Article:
Jonathan Donner is a researcher in the Technology for Emerging Markets Group (TEM) at Microsoft Research. For the last decade, Jonathan has published research on the remarkable growth in mobile telephony in the developing world, focusing on its implications for socioeconomic development and inclusion in the informational society, as well as its uses in everyday life. His projects at TEM include Microenterprise Development, Mobile Banking, Citizen Journalism, Mobile Health, and Youth and New Media. His research provides rare perspective on design and mobile HCI issues for those who want to build applications for the fastest growing group of internet users in the world: “mobile centric” internet users. Prior to Joining Microsoft Research, he was a Post-Doctoral Research Fellow at the Earth Institute at Columbia University, and worked with Monitor Company and the OTF Group, consultancies in Boston, MA. He is the author, with Richard Ling, of Mobile Communication (Polity, 2009), and co-editor, with Patricia Mechael, of mHealth in Practice: Mobile Technology for Health Promotion in the Developing world (Bloomsbury Academic, 2012). His research also appears in the Journal of Computer-Mediated Communication, The Information Society, Information Technologies and International Development, The Journal of International Development, and Innovations: Technology, Governance, Globalization. His Ph.D. is from Stanford University in Communication Research. Jonathan is based in South Africa and is a visiting academic at the University of Cape Town’s Centre in ICT4D. He is currently working on a new book, provisionally titled After Access: Mobile Internet in the Developing World. Further details on Jonathan’s research are at www.jonathandonner.com and via twitter as @jcdonner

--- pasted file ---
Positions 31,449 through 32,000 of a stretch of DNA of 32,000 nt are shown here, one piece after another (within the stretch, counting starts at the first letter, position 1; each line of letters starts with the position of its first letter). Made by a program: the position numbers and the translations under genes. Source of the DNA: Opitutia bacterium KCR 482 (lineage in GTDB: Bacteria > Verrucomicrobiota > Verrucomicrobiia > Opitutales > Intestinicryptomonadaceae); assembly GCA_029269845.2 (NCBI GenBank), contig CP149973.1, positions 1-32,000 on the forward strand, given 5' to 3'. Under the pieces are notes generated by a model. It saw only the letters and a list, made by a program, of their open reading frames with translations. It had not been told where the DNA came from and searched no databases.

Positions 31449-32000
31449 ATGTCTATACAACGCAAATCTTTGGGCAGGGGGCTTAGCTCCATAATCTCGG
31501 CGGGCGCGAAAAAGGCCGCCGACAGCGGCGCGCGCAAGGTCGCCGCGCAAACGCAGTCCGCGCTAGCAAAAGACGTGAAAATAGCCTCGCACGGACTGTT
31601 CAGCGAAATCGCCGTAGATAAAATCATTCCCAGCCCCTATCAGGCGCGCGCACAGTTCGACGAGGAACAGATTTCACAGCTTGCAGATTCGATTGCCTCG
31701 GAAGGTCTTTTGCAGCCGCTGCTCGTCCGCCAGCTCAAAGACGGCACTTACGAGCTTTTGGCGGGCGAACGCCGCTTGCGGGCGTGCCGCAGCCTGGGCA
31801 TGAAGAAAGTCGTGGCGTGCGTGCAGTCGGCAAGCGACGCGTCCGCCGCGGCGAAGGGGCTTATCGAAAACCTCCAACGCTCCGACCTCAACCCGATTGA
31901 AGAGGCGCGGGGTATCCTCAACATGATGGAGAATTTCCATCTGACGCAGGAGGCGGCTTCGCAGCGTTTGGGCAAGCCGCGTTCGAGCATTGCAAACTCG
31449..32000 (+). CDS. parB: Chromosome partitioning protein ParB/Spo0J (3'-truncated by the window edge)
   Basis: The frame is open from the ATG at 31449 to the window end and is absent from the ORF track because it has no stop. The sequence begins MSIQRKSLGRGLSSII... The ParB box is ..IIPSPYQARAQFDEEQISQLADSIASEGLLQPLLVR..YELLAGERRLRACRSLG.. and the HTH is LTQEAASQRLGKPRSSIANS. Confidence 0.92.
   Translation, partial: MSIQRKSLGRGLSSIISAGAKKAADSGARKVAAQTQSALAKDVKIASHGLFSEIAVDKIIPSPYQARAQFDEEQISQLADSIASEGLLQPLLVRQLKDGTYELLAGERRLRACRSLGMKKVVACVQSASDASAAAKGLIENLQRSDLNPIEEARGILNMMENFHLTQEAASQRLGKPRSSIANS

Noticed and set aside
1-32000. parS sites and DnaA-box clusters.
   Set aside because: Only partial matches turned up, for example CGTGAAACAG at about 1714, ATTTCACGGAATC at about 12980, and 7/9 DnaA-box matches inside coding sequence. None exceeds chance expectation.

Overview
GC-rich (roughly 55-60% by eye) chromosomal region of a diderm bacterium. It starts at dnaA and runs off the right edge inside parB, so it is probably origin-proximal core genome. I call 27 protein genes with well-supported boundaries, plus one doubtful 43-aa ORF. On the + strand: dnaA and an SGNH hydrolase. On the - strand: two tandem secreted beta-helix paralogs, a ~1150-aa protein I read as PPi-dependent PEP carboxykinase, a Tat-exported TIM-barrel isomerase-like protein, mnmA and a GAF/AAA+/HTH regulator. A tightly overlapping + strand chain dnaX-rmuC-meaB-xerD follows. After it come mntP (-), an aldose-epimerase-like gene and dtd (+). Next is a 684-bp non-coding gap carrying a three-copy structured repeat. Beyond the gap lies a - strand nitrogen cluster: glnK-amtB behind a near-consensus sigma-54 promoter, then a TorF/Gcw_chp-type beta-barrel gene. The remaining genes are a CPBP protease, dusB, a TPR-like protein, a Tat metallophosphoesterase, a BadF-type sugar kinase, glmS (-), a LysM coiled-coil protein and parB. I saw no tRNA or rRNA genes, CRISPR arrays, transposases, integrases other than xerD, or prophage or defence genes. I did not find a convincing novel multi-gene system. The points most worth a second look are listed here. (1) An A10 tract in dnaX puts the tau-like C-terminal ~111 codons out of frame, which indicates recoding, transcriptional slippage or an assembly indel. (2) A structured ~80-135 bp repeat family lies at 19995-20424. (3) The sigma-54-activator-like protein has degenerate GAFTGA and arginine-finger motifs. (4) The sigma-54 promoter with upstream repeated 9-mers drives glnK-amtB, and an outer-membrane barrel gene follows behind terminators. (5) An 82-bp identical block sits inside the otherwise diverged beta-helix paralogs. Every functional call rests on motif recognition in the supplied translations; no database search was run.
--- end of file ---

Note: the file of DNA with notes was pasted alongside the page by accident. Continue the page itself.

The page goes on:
|Th, Oct 3||Ed Cutrell||External Speaker||
Technology for Emerging Markets (TEM) group at Microsoft Research
The Technology for Emerging Markets (TEM) group at Microsoft Research India seeks to address the needs and aspirations of people in the world's developing communities. Our research targets people who are just beginning to use computing technologies and services as well as those for whom access to computing still remains largely out of reach. Most of our work falls under the rubric of the relatively young field of Information and Communication Technology for Development (ICTD or ICT4D). By combining a variety of backgrounds and training, we are able to engage deeply with some of the complex problems associated with poverty and scarce resources. Our goal is to study, design, build, and evaluate technologies and systems that are useful for people living in underserved rural and urban communities around the world. In this talk, I will give an overview of some of the recent work in the group, focusing on projects that explore modalities and interactions specifically designed for the unique contexts and users we’re working with:
|Th, Oct 10||Marshini Chetty
Assistant Professor in iSchool and HCIL faculty member